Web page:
In fairness it must be pointed out that this scorn was being rather selectively applied. The use of session musicians was standard procedure at the time in LA and such highly respected bands as the Beach Boys, the Mamas & The Papas and the Byrds rarely got to play their own instruments in the studio either. What drew special attention to the Monkees in this regard was that when their TV show premiered in 1966 and their first records came out, the band was not yet ready to perform live concerts.
It was Nesmith who led the charge in prying Kirhsner’s bubble-gummy fingers off every aspect of their recording career and from their third album (Headquarters) onward, they played all their own instruments and either composed or personally selected all their repertoire. They still moved truckloads of records for a while but sales did drop off – eventually quite catastrophically – for their post-Kirshner output. Nonetheless their finest achievements as recording artists can be found in the singles and four albums that were released during this middle period; Headquarters, Pisces, Aquarius, Capricorn & Jones Ltd, The Birds, The Bees & The Monkees and Head.
The ever-feisty Frank Zappa whose We’re Only In It for the Money album with The Mothers of Invention was a brilliant send-up 1960s musical inanities came to the defense of the Monkees (in Rolling Stone magazine, no less) saying that their records were a lot better produced than anything being released by the oh-so-self-indulgent San Francisco bands of the day. And shortly after that, Zappa did a guest spot on their show where he and Mike Nesmith pretended to be one another and Zappa also made a cameo appearance in their movie, Head.
For the duration of its two-year run The Monkees TV program was, for the most part, derivative and lame; an unsatisfying mashup of A Hard Day’s Night and Gilligan’s Island. And their only movie, produced after the show’s cancellation, was an anti-climactic box-office bomb which has subsequently found some favour with cultists who find its career-annihilating extremism kind of amusing.
Largely written by Jack Nicholson and their show’s producer Bert Rafelson (who then went on to make one of my favourite movies of all time, Five Easy Pieces) Head is beautifully produced and hugely ambitious in its concept of deconstructing the pop culture industrial complex. But while undeniably brilliant in sections, it’s a pretty hot mess that doesn’t hang together at all well and probably best serves as a warning for artists who hope to be understood to lighten up on their intake of recreational drugs.
And while it’s also true that none of the Monkees albums stand up as unalloyed gems from end to end, the boys did manage to crank out a couple dozen worthy tunes over the course of their three-year career (a good few of them written by Nesmith) that I’m never sorry to hear again. One of their very biggest hits, Daydream Believer, is a case in point. Make too many claims for it and it will collapse like the evanescent bubble that it is. But if you simply take it in on its own undemanding terms, the song positively shimmers.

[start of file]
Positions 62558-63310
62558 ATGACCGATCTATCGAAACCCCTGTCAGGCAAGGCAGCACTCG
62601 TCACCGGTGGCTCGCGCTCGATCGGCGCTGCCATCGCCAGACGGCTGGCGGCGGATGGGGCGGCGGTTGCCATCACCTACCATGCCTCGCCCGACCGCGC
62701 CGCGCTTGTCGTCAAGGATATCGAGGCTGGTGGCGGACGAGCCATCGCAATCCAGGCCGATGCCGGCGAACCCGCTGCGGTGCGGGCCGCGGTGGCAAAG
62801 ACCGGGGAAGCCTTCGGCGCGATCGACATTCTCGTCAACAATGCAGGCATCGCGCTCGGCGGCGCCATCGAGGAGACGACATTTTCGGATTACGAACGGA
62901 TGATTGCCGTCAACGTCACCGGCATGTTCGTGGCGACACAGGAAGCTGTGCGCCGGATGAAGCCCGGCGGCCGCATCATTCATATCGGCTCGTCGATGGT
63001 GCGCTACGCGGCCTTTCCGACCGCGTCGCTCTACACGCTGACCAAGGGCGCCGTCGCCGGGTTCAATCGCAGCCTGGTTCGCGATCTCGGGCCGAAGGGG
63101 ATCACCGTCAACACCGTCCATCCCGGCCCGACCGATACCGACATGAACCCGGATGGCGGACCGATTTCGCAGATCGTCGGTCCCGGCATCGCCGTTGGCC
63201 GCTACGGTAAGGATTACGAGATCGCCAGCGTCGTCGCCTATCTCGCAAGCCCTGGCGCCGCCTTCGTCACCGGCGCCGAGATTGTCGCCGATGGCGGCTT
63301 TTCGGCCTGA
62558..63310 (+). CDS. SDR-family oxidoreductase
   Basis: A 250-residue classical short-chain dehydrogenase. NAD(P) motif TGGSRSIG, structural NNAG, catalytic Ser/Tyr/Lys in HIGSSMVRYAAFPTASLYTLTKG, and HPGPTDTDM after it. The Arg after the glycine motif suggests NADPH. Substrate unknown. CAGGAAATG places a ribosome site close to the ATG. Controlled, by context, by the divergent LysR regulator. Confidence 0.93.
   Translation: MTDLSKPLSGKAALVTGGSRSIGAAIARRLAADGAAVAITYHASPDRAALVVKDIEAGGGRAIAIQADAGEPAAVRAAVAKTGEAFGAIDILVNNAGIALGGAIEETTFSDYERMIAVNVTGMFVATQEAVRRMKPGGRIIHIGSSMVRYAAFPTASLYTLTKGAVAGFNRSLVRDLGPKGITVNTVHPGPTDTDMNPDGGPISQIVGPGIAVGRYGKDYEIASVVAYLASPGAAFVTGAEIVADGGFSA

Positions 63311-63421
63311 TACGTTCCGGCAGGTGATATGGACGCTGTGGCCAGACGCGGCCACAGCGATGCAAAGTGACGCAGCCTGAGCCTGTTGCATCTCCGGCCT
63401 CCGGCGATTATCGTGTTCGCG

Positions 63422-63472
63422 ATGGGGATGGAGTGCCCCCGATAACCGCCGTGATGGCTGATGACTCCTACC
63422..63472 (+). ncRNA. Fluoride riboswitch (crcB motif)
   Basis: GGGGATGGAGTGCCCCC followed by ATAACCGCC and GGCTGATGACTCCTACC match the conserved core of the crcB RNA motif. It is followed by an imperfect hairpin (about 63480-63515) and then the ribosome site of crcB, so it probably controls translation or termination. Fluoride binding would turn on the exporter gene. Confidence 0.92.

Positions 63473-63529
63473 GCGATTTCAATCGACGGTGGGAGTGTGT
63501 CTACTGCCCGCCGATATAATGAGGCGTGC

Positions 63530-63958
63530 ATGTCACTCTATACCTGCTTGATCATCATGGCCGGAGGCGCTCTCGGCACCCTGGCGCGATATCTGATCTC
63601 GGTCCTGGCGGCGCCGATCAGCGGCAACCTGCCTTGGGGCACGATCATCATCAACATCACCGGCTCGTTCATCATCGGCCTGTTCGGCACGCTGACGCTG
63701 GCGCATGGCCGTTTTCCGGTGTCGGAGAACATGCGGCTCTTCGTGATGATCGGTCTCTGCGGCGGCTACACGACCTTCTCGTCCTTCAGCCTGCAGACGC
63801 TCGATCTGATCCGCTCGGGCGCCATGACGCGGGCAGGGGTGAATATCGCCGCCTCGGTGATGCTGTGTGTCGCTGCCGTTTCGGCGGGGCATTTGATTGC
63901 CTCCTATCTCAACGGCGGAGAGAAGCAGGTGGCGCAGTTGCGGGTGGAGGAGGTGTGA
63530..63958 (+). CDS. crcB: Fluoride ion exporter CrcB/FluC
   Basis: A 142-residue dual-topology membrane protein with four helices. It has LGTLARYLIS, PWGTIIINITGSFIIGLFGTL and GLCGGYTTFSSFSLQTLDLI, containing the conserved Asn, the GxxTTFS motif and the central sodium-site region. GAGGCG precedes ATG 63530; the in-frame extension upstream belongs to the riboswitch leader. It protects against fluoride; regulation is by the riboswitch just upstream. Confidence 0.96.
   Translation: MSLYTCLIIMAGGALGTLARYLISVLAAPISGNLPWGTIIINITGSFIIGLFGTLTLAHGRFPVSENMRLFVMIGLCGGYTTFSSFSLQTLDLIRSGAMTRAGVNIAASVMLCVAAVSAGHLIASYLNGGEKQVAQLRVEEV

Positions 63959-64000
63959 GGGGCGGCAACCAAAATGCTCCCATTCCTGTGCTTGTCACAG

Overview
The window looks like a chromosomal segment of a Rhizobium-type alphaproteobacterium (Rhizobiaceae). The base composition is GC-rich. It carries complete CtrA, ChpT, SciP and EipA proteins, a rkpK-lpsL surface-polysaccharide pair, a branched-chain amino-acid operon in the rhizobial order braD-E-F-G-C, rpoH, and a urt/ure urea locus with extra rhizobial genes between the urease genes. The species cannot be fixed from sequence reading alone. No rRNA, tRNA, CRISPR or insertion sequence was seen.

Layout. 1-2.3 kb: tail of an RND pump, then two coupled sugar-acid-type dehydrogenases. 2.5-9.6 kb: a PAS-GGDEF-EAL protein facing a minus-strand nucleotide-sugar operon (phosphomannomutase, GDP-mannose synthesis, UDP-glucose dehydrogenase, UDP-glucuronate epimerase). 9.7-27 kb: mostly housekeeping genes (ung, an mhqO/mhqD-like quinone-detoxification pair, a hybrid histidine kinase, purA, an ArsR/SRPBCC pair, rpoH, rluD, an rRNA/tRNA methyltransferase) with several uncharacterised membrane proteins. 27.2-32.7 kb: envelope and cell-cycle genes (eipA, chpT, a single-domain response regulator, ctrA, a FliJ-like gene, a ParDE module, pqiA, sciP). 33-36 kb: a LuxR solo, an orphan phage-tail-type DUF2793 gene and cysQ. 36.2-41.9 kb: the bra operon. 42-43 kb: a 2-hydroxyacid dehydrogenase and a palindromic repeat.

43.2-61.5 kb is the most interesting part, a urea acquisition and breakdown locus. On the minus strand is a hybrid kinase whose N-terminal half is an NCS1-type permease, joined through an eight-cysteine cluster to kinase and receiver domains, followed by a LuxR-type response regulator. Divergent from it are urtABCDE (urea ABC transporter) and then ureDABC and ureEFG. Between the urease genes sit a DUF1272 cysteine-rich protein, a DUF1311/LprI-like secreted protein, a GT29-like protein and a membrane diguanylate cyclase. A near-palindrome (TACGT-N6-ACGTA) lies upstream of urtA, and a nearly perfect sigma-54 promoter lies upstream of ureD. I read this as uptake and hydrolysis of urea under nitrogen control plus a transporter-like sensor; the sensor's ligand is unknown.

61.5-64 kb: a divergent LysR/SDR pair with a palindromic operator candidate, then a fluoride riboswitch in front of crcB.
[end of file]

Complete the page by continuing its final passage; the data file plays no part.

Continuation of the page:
As a tunesmith in his own right, Nesmith had his songs covered by scads of other artists including such stellar voices as Iain Matthews (Propinquity: I’ve Just Begun to Care on his single best album, Valley Hi which Nesmith also produced) and Linda Ronstadt (Different Drum, her very first hit when she was still with The Stone Poneys, and later on, Some of Shelley’s Blues). His remarkably eloquent love songs stand out in a class of their own. Get a load of this arresting image plucked from Only Bound: “Clinging to a vine of promises thrown from her nobility / when she and her gentle hand were only vowed to me”.
Nesmith also produced a series of oddly affectionate kiss-off songs like Joanne (“Then the woman that she was drove her on with desperation /And I saw as she went a most hopeless situation / For Joanne, and the man, and the time that made them both run”) and The Grand Ennui (“Then the countess I was with bent over with a kiss and put a jeweled hand on my knee / I knew I'd lost the light and I was moving through the night / Running from the grand ennui”).
Nesmith’s string of about a dozen post-Monkees albums contain some real pioneering gems in the country-rock genre; three of my own favourites being the successive trio of platters he released in the early ‘70s with the First and Second National Bands; Nevada Fighter, Tantamount to Treason and Pretty Much Your Standard Ranch Stash. And for most of his solo career he retained his eye for worthy songs to cover, both old (I Fall to Pieces, Tumbling Tumbleweeds) and new (such as Michael Murphy’s Texas Morning and Eric Clapton’s I Looked Away.)
Nesmith was born to money (his mother invented Liquid Paper typewriter correction fluid) and always had more leeway to mess around a bit and take chances and see what developed. A late ‘70s cable show he produced called Elephant Parts earned him another small fortune and is often cited (or blamed) for inventing MTV and modern music videos. Though Nesmith had the most drive of the four to carry on with his own career and compile a significant body of work, it was a hard slog to amass even a fraction of the audience that he and the others had commanded before.
When they reshaped their career as a functioning group, the Monkees were sometimes compared to Pinocchio who ditched his puppet master so that he could make his own way as an actual human being. And when the Monkees’ saga drew to its close, the next challenge that faced all four of them – like Elvis impersonators who now wanted to be regarded as artists in their own right – was to persuade audiences to disregard what they’d known them for before and give them a fresh chance. While each in their own way strove to make the best they could of the rather complicated and compromising opportunity that was visited upon them as budding young artists, it turned out to be a daunting, Sisyphus-ean challenge that only Nesmith made much headway in overcoming.